Maybe you feel like you won the jackpot because you have such an amazing roommate! You laugh together, talk late into the night about stuff that really matters and see eye-to-eye about everything. On the other hand, it could be your roommate has turned out to be a challenge for you. You don’t have much in common and instead, have moments of tension or even outright conflict. How do you make the best of a less-than-desirable roommate situation? Is it possible to tolerate the roommate who has grown increasingly annoying? Is it even realistic to hope to build a friendship? Whether your connection with your roommate is solid or weak, you can always invest more relationally. Consider the following actions you can take today to grow rapport with your roommate:

Let Go of Grudges. It may seem obvious, but you can’t build rapport when you’re harboring unforgiveness. Search your heart and choose to let go if there is a “build up” of offense inside. Jesus talks about turning the other cheek, and the apostle Paul commands that we “bear with [put up with] and forgive whatever grievance [complaint] you have against one another. Forgive as the Lord forgave you” (Col. 3:13). Stuff is going to come up; it’s inevitable whenever sinners live together. Make a decision to absorb the frustration and overlook the affront. If an issue surfaces that is serious and causes ongoing damage to the relationship, do not be afraid of open communication and gracious evaluation that is humble and gentle. These conversations must happen with the goal of growth and a reconciled, strengthened relationship. Practice being a “good forgiver.” It’s a skill you will need over and over—in friendships, in marriage someday, and until you are old and grey. Though it’s hard to do, rejoice in the sanctifying “roommate rub” that forces you to grow in this area.

Focus on the Positive. All of us are a composite of strengths and weaknesses, a mixed bag of character flaws and virtues. When you live “up close and personal” with another human being it doesn’t take long to discover their defects. Whether it’s snoring, laughing too loudly or clipping their toenails in bed, everyone has their annoyances. Beware of developing myopic vision, focusing on the pet peeves that disturb you. When the majority of your attention turns to these few bad habits, your energy will literally get sapped away day by day. Instead, take time to notice and appreciate your roommate’s good traits, whether punctuality, cleanliness, spontaneity or a fun-loving spirit. Rehearse these often, both to yourself and publicly. Praise your roommate’s strong points to others (rather than put them down). Send them a text or leave a note on the bathroom mirror thanking them for being helpful or noting something you appreciate about their personality. The more you focus on what’s positive, the less time you’ll have to obsess about the less-desirable traits.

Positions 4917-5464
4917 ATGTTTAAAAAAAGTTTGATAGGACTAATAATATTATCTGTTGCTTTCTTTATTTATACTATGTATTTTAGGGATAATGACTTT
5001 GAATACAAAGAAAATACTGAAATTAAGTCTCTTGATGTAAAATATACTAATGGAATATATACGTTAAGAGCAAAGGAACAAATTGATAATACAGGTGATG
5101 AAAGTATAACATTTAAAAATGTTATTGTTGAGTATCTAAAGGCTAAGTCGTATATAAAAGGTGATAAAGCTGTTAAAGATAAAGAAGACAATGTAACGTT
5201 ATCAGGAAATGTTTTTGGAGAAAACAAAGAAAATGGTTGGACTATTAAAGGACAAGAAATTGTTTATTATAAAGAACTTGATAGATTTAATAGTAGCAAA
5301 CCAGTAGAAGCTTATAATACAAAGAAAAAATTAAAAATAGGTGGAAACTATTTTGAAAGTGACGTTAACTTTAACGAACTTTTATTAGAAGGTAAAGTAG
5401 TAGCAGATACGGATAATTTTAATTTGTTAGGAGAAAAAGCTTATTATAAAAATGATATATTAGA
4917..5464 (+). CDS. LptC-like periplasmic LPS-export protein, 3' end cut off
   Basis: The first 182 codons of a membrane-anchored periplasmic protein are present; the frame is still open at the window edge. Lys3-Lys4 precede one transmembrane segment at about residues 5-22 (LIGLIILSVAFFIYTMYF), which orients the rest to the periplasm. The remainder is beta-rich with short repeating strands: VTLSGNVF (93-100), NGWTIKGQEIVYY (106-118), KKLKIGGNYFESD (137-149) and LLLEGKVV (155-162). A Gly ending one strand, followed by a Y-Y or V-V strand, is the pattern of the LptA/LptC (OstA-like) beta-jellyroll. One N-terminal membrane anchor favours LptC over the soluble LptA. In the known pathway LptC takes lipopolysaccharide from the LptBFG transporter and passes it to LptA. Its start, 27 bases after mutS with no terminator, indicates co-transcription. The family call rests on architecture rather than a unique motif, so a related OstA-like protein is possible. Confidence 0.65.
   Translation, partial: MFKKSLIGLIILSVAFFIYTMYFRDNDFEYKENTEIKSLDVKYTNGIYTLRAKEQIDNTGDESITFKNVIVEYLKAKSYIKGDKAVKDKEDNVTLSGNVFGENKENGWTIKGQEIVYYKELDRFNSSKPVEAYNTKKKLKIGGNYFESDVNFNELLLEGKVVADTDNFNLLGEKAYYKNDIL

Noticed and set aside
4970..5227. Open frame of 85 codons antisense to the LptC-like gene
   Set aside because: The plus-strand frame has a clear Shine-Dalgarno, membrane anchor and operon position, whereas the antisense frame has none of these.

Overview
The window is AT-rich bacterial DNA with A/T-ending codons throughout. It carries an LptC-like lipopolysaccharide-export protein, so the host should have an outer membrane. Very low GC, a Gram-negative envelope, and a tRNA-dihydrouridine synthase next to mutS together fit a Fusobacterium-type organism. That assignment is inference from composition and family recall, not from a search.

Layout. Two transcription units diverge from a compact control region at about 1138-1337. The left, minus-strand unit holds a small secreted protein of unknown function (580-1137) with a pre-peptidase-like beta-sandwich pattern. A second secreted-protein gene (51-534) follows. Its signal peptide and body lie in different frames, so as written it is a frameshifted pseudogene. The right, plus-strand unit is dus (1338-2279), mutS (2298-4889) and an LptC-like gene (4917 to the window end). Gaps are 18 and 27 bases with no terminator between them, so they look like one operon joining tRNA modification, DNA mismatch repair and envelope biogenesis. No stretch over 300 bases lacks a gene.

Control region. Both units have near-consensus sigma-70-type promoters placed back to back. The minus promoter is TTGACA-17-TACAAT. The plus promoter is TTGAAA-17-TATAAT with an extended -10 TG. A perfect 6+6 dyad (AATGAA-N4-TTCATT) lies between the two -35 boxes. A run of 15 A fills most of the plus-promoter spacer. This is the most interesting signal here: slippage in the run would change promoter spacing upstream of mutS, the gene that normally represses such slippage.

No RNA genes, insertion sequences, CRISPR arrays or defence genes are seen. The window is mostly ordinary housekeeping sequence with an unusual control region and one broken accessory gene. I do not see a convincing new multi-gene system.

Choose to be a Blessing. Whether we feel loving feelings or not, we can always choose loving actions. The apostle Paul encourages us to “serve one another in love” (Gal. 5:13) and Jesus himself tells us to go the extra mile (Matt. 5:41). This “above and beyond” service could include acts of kindness like doing the dishes (even those that aren’t yours) or taking out the trash. It could come as a demonstration of love like springing for coffee next time the two of you are studying, or surprising your roommate with their favorite candy or snack.

Give Space. Healthy relationships require balance. When it comes to your friendship with your roommate, check your expectations to make sure you’re not placing a burden on them they’re unable to perform. For example, your roommate does not need to fulfill the role of “BFF.” In fact, most of the time, this will not be the case. It is not necessary or healthy to spend all of your time together. Friendship doesn’t grow or flourish if either party is feeling smothered. So back off and give some healthy breathing room, remembering that too much of a good thing is rarely good. It’s normal and healthy for roommates to branch out and form other relationships.

Make a Deposit. At the same time, friendships that aren’t fostered cannot grow, so make sure you are spending time intentionally pouring into the relationship. Consider your friendship with your roommate as a bank account. Whenever there is tension or conflict, a withdrawal is made from your relational account. Conversely, when you serve one another, play together, make memories together or engage in meaningful conversation, a deposit is made. If there are more withdrawals than deposits, you will eventually end up overdrawn and relationally bankrupt. Maybe it’s time to focus on some consistent deposits. How about scheduling a weekly or bi-weekly roommate outing? Figure out some things you both enjoy doing and get some dates on the calendar. Go mini-golfing, take crazy pictures around campus, find a service project and sign up to minister together. Take turns celebrating one another’s birthdays. And don’t forget to make time for the spontaneous late-night pizza run or silly “hairbrush karaoke.” College is supposed to be a time for adventure and making memories. Why not include your roommate in yours? You never know…you may just be building into a potentially special, and even lifelong relationship!